That relationship was unfortunately over by the second table read of the script, Schumer stated during the interview. But there were other personal aspects of the film that were even more difficult: scenes involving her sister (played by Brie Larson). Schumer's real-life sister Kim Caramele is a producer on "Trainwreck" (and Comedy Central's "Inside Amy Schumer"), but Schumer asked she not be on-set for an emotional scene between the siblings in the second act.
"That is a real-life relationship. The hardest scenes for me were the ones where I was fighting with [my sister]. Those were really painful to do. I didn't want her on set that day," Schumer said. "Some of what I'm bringing in is autobiographic and hits really close to home, and other stuff are things I've manufactured in my mind. In terms of the balance of how much of each to use, it's just organic," Schumer said.
While "Trainwreck" has personal touches, it also comes with outlandish and grandiose components, like world-renowned NBA star LeBron James' big-screen debut.
"I wrote it for him. I wrote it thinking it would serve as sort of a template, and then we'd get a lesser player. But then LeBron said, yes," Schumer said. "That's what happened with most of the people in this movie - Tilda Swinton said yes. We were like, why?! - And (James) was so awesome. We were like, can we joke about Cleveland and going back? And … he was so cool. He didn't take himself seriously at all [and] was down to make fun of himself. Yeah, he was the best."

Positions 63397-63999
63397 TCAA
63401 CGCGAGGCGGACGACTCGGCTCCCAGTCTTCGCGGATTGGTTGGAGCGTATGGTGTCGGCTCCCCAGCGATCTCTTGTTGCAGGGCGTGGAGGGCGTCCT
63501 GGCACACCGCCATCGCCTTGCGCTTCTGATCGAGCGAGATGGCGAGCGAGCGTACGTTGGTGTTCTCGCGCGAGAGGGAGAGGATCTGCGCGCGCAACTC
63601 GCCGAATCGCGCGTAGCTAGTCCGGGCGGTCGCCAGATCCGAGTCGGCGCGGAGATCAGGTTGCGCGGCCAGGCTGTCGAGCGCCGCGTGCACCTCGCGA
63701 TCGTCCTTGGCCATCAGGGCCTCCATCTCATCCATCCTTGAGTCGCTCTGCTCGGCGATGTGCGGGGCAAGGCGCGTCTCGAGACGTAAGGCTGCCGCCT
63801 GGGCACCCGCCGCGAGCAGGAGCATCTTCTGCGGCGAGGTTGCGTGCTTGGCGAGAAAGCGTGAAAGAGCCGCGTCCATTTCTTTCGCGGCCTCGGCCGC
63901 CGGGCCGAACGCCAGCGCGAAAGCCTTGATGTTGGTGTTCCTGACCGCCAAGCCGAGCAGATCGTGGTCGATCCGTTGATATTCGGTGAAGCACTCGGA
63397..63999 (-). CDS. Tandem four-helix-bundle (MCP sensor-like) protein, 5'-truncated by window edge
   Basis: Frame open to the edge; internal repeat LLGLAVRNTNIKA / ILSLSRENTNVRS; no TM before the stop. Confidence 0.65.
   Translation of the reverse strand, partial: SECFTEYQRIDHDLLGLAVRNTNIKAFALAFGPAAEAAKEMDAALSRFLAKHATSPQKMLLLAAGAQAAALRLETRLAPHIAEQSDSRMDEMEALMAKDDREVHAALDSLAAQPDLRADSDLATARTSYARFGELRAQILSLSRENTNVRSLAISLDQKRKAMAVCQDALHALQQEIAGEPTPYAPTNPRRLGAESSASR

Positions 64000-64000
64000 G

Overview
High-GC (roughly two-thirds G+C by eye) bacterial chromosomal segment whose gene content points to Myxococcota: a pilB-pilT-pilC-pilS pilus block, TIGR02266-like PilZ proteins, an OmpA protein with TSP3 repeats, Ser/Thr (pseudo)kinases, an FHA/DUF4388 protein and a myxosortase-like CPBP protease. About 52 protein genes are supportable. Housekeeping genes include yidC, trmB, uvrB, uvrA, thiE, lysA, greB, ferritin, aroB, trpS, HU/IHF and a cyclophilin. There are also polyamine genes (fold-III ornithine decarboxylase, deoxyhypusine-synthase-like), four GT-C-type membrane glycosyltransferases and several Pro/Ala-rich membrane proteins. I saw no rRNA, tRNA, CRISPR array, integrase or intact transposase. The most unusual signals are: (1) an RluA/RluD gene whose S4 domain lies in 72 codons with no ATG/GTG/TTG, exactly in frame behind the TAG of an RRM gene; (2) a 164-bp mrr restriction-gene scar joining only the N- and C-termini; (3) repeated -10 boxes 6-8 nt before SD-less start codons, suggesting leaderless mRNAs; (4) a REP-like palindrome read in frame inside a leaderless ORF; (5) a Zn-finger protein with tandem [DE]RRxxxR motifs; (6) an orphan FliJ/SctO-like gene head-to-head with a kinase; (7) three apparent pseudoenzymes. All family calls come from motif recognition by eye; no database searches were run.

It's interesting how Schumer wrote this part for James. It upends the rom-com archetype of the wacky, supportive best friend that's usually - almost exclusively - a role for women. Here, King James has a sensitive side, one of the numerous instances where the film challenges the genre's gender stereotypes.
"People are like, oh god, girls are crazy. But for me and my friends who're still dating, sometimes you go out with a guy and you're not feeling it, but they call you a million times. For me, I've had people not be interested in seeing me again, and I'm like, bye. It hurts your feelings but …
"I didn't purposely flip the gender stereotypes. That's just how I've really experienced life. It's not like, now the girls are going to have their time. It wasn't like that. It's just true to my experience, which is I think the reason Judd wanted to work together. He hadn't seen a woman portrayed this way. This is just what my experience has been for me and my girlfriends. But I don't think it's cool to go out and fuck everybody. I thought Samantha on 'Sex and the City' was mentally ill," Schumer said with a chuckle.
I guess the big question is how audiences will respond to Schumer's honest, realistic portrayal of dating from the female perspective. Schumer said, "I don't know [if audiences will embrace the film]. I think so, and we've screened it enough that I'm confident," but noted that she's uncertain about how "Trainwreck" will connect with filmgoers. My guess is Schumer's hot streak will continue, mainly because the film - akin to the approach and mindset she bears in creative endeavor - is grounded in a sense of honesty and thoughtfulness.